‘to be a box of birds’: meaning and origin

Australia and New Zealand, 1939—to be in good spirits, ‘chirpy’—the image is of a boxful of chirping birds (cf. the extended form ‘happy as a bird in a box of birdseed’)—New-Zealand variant ‘to be a box of fluffy ducks’, also ‘to be a box of fluffies’

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‘Adam and Eve’ (to believe)

UK, 1925—the verb ‘Adam and Eve’ is rhyming slang for ‘to believe’—there is no truncation, contrary to the usual rhyming-slang formation (cf. ‘scooby’, rhyming slang for ‘clue’, which is short for ‘Scooby Doo’)

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‘to spin a yarn’: meaning and origin

UK and USA, 1816—to tell a long, far-fetched story—of nautical origin? (perhaps alludes to making ropes from lengths of yarn on board ship: the men would have told one another stories while performing this long and tedious task)

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‘savoury duck’: meaning and origin

Lancashire, England, 1833—a faggot, a meatball, “a compound of onions, flour, and small pieces of pork” (The Liverpool Echo, 20 August 1880)—probably one of the common dishes humorously named after daintier items of food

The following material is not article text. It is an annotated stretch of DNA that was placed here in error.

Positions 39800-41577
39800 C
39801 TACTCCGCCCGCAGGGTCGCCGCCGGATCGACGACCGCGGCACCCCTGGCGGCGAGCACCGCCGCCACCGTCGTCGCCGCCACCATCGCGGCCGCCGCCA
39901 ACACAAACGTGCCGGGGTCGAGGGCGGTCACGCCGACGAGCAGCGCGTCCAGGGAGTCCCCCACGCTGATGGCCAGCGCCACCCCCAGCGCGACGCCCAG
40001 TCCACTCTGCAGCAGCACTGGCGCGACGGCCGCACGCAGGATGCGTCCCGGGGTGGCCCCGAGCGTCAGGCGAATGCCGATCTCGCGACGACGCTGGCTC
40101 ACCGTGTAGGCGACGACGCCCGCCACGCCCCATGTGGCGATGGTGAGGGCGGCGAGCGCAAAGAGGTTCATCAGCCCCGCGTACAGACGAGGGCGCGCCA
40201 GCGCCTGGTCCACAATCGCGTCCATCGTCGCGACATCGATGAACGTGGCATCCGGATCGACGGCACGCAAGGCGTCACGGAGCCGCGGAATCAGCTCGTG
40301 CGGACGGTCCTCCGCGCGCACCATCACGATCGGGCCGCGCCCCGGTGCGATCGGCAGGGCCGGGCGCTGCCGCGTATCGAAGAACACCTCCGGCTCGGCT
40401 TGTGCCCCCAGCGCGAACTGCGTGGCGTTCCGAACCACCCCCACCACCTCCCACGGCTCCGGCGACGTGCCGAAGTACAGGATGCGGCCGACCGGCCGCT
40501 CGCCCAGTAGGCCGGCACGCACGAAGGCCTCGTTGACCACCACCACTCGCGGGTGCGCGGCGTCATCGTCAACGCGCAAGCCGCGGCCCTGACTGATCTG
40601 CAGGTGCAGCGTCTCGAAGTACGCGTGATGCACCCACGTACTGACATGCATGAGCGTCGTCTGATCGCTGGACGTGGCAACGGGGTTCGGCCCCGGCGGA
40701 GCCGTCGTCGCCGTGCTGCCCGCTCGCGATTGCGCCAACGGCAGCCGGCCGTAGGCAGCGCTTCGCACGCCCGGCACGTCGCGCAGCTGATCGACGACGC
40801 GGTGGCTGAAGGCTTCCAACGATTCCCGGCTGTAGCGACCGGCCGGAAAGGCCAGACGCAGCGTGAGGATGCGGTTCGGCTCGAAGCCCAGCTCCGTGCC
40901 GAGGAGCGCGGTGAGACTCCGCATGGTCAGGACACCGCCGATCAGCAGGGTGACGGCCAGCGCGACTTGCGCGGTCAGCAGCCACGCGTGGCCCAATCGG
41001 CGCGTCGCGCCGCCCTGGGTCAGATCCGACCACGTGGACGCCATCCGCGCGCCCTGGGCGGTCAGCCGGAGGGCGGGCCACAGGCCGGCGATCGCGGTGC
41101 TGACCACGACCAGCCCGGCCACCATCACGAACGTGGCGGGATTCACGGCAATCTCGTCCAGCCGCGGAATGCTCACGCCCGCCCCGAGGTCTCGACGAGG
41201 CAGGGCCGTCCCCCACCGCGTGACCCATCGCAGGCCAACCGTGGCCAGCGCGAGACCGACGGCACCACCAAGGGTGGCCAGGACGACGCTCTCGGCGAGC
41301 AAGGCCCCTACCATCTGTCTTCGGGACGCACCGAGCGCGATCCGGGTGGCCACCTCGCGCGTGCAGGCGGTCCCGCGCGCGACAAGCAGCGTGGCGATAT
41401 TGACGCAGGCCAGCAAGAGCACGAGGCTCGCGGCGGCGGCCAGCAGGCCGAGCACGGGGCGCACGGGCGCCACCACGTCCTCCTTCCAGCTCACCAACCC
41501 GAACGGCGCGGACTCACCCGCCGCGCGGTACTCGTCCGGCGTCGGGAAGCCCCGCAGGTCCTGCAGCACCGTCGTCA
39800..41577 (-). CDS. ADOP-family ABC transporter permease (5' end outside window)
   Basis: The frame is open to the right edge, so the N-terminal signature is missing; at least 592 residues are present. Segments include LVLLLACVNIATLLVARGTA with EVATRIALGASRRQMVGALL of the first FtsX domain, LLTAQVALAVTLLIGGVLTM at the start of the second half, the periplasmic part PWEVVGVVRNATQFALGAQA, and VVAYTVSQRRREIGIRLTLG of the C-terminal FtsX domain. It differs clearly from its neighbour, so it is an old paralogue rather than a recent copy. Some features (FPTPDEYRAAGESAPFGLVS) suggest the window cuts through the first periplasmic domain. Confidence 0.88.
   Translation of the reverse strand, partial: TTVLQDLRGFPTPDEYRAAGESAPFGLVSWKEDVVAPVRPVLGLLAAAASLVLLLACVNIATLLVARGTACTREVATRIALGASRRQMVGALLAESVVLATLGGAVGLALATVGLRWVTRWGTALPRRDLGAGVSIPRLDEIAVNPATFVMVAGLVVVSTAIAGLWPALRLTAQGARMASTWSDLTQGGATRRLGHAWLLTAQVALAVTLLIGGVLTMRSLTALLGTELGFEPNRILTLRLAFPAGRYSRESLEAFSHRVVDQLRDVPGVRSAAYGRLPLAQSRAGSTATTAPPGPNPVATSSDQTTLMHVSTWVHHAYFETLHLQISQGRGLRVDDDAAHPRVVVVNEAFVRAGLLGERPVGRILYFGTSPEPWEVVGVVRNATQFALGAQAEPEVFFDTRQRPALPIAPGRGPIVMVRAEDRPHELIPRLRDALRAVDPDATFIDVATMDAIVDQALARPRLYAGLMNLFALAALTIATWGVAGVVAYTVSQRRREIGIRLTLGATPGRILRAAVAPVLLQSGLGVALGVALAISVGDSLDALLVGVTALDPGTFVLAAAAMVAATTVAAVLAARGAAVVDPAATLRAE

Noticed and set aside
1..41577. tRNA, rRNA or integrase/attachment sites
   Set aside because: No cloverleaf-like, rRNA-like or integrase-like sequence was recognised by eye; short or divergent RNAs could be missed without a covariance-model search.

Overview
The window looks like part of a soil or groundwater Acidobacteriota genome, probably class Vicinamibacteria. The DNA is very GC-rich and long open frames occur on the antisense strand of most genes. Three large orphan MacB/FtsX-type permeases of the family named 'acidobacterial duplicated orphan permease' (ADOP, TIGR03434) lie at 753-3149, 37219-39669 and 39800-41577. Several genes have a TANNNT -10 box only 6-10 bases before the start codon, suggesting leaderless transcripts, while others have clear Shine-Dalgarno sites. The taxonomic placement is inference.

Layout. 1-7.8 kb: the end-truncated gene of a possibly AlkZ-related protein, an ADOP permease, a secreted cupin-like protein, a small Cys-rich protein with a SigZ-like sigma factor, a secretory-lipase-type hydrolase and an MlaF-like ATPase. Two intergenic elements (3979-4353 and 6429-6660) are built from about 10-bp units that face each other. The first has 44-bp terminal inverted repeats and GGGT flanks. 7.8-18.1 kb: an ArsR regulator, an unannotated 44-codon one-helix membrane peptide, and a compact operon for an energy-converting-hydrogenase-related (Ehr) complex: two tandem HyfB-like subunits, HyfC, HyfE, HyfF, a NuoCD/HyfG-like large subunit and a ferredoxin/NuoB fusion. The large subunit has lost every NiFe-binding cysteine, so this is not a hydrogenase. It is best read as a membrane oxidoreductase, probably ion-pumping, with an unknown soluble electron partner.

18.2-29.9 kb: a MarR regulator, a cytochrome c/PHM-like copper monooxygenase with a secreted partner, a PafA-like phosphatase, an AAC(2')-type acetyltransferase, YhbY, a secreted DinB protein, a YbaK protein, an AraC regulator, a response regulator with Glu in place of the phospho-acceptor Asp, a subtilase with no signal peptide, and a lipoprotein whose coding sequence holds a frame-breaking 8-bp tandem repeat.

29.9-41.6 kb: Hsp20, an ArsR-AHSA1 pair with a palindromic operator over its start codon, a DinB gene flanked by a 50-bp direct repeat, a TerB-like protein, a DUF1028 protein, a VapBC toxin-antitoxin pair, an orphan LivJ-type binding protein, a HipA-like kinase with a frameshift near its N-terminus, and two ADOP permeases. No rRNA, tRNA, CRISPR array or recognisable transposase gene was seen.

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‘Liverpool pantile’: meaning and origin

UK, 1870—a very hard ship’s biscuit—refers to the fact that these sea-biscuits were particularly carried by Liverpool merchant ships; likens the shape and hardness of these sea-biscuits to those of pantiles, i.e. roofing tiles curved to an ogee shape

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‘fang-farrier’: meaning and origin

a dentist—World War Two—slang of the British armed forces—was soon adopted into (and came to be regarded as) Australian English—earlier synonyms: ‘fang-faker’ and ‘fang-wrencher’

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‘grotty’: meaning and origin

UK—a general term of disapproval, meaning ‘unpleasant’, ‘dirty’, ‘nasty’, ‘ugly’, etc.—shortened form of ‘grotesque’—first recorded in (and popularised by) A Hard Day’s Night (1964), a musical comedy film starring the Beatles

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‘a fart in a spacesuit’: meaning and origin

UK, 1980—denotes someone or something that is unwelcome, unpopular, etc.—first recorded in a remark by the Scottish comedian Billy Connolly, but perhaps originated in Royal-Navy slang

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‘brolly hop’: meaning and origin

UK, 1933—a jump made with a parachute—hence also the verbal noun ‘brolly-hopping’ and the verb ‘brolly-hop’—‘brolly’ (university slang, late 19th century): a clipped and altered form of ‘umbrella’

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